How many destinations in the world allow a visitor to snorkel by day off golden-sand beaches and then search by nightfall for leopards? Home to all manner of fins, claws and tusks, Sri Lanka is one of the top places on the planet for animal-focused travel. At around 66,000km², this small island is only about half the size of England but confounds the usual norms of biogeography by being home to a wealth of large mammals – and is home to a very special ‘Big Five’ of its own.
Sri Lanka is undoubtedly the best place in Asia to see the continent’s largest terrestrial mammal, the Asian elephant. One of three species that make up the family Elephantidae, it is distinguished from the African elephant by its smaller ears and concave back. The race found in Sri Lanka is larger than that in India and is considered to be a separate subspecies. It does not engage in long migrations.
Almost everything about the Asian elephant is extraordinary. From specially modified trunks utilised as fifth limbs, to special cells that enable it to ‘listen’ with its feet, its remarkable biological attributes make it one of the most fascinating animals in the world.
Where to see it
Sri Lanka is the place to see the Asian elephant, with sightings virtually guaranteed in Uda Walawe and regular in a number of other parks, such as Wasgomuwa and Yala. Elephants are seen throughout the year, though are never predictable: at times several families may be seen in the space of a single day; at other times they may disappear for several days at a time.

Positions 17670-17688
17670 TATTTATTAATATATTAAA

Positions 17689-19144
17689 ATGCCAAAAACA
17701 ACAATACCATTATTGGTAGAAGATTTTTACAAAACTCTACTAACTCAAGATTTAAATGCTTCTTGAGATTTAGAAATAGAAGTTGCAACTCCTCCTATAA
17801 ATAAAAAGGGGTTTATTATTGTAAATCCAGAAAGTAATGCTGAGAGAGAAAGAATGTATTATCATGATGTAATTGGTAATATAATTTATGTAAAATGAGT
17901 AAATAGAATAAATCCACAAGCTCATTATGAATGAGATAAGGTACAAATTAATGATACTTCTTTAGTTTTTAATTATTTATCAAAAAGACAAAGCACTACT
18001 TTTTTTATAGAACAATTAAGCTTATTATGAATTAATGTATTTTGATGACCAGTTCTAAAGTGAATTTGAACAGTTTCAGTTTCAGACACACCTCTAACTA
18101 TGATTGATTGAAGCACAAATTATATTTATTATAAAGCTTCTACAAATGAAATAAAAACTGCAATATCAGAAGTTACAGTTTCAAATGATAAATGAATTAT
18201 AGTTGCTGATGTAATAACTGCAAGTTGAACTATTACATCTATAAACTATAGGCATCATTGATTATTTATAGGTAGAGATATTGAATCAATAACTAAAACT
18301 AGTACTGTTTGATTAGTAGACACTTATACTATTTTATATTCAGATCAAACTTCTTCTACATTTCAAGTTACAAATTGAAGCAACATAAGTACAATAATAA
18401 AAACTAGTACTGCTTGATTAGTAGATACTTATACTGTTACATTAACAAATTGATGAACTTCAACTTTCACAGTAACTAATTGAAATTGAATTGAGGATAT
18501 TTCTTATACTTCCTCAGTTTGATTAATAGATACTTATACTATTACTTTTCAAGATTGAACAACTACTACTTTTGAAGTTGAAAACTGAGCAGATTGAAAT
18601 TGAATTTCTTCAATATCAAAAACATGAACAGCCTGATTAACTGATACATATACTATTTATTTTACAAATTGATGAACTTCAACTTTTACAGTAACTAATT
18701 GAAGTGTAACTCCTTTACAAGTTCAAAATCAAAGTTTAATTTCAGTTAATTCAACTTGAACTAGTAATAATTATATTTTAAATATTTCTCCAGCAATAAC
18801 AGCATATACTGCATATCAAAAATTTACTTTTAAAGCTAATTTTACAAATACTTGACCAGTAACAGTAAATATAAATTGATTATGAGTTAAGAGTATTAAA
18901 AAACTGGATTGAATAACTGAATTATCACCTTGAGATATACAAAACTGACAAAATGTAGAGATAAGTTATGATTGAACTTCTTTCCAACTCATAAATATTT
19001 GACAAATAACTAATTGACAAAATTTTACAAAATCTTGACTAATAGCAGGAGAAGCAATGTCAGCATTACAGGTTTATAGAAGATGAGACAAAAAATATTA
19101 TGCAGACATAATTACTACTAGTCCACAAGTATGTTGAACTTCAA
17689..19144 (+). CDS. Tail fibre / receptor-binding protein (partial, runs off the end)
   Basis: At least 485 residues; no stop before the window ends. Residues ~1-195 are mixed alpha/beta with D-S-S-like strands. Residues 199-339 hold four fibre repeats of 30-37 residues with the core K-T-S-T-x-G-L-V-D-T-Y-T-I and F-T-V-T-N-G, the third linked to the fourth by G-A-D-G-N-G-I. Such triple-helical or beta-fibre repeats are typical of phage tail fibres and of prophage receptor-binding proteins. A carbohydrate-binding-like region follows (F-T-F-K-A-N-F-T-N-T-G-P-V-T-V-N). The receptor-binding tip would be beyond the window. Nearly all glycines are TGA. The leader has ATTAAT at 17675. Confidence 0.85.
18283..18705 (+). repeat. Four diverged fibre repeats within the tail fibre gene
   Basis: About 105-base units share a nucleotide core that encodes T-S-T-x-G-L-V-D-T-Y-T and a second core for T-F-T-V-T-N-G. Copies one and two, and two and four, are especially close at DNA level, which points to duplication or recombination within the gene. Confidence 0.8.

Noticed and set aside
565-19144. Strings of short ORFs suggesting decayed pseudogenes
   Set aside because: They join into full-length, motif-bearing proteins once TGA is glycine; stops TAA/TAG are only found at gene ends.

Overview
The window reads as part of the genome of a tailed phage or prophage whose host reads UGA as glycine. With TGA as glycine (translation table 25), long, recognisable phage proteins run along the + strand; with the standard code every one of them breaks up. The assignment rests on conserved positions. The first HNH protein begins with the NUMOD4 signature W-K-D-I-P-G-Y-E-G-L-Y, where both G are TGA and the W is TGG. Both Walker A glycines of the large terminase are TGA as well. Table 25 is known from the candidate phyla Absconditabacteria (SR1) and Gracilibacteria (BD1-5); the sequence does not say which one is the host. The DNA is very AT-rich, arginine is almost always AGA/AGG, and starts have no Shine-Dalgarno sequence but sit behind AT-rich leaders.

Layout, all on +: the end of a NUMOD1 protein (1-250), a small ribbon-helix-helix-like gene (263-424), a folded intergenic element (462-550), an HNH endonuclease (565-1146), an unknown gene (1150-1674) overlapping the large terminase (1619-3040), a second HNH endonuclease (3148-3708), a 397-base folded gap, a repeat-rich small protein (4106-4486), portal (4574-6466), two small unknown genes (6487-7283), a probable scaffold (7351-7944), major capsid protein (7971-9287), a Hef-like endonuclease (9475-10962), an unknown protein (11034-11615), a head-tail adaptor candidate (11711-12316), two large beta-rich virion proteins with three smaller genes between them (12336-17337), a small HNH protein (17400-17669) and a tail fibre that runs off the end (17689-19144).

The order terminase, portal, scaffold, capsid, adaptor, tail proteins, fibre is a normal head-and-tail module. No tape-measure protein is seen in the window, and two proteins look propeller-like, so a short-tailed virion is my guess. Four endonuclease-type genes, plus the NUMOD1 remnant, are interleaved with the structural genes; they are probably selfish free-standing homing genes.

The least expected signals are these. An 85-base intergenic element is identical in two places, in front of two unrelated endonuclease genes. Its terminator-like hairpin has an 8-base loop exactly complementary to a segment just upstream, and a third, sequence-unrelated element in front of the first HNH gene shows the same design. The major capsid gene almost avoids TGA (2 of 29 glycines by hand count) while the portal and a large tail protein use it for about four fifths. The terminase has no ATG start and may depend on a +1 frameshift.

As recently as the mid 20th century, elephants were distributed all over Sri Lanka, up to the Horton Plains. Broadly speaking they are now almost confined to the dry lowlands, though a few small populations cling on in the wet lowlands. Human–elephant conflict has become a pressing conservation issue, and elephants are gradually becoming penned behind electric fences around protected areas.
The most spectacular elephant event in Sri Lanka – or indeed anywhere in the world – is ‘The Gathering’, which takes place at both Minneriya National Park and Kaudulla in August and September. Small family groups arrive from scrub jungles tens of kilometres apart and coalesce into small herds, which in turn congregate into larger herds of 50–100. Visitors have often counted more than 300 elephants at one time. It is, by any standards, a spectacular wildlife event.
The leopard is the largest of four cat species in Sri Lanka. Roughly about the size of a large dog, with a body about one metre in length and a tail nearly as long, the leopard’s yellow coat is beautifully patterned with distinctive black spots that form rosettes on the flanks.
The high density, relatively open terrain and the leopard’s confidence as uncontested top predator combine to make Sri Lanka one of the best places in the world in which to see it. Sri Lanka’s leopards constitute an endemic subspecies and are now largely confined to protected areas.
Where to see it
While there is indeed a chance of spotting these magnificent animals among Sri Lanka’s urban landscapes, your best bet for an up-close encounter is a visit to one of the country’s national parks. Yala and Wilpattu in the dry lowlands are the very best places to see leopards in Sri Lanka. Block 1 of Yala National Park has one of the highest densities of leopards in the world, with up to one leopard per square kilometre.
The BBC’s famous wildlife documentary Leopard Hunters was filmed here and if you book three to five game drives you are unlikely to leave the park without having spotted at least one of these unique creatures.